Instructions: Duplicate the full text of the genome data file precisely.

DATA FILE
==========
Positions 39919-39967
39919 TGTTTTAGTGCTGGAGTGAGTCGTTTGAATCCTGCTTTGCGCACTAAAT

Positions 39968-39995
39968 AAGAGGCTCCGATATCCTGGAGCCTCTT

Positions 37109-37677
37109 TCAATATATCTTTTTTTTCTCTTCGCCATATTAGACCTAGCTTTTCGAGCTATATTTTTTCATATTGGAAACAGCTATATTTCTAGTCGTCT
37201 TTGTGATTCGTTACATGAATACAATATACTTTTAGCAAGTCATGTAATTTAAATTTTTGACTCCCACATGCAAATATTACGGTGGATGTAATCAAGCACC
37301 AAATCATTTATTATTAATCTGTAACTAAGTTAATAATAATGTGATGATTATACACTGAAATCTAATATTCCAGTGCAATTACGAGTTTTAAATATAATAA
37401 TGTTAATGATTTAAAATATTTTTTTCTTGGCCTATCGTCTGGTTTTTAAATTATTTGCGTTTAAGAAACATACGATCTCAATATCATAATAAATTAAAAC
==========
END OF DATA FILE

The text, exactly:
Positions 39919-39967
39919 TGTTTTAGTGCTGGAGTGAGTCGTTTGAATCCTGCTTTGCGCACTAAAT

Positions 39968-39995
39968 AAGAGGCTCCGATATCCTGGAGCCTCTT

Positions 37109-37677
37109 TCAATATATCTTTTTTTTCTCTTCGCCATATTAGACCTAGCTTTTCGAGCTATATTTTTTCATATTGGAAACAGCTATATTTCTAGTCGTCT
37201 TTGTGATTCGTTACATGAATACAATATACTTTTAGCAAGTCATGTAATTTAAATTTTTGACTCCCACATGCAAATATTACGGTGGATGTAATCAAGCACC
37301 AAATCATTTATTATTAATCTGTAACTAAGTTAATAATAATGTGATGATTATACACTGAAATCTAATATTCCAGTGCAATTACGAGTTTTAAATATAATAA
37401 TGTTAATGATTTAAAATATTTTTTTCTTGGCCTATCGTCTGGTTTTTAAATTATTTGCGTTTAAGAAACATACGATCTCAATATCATAATAAATTAAAAC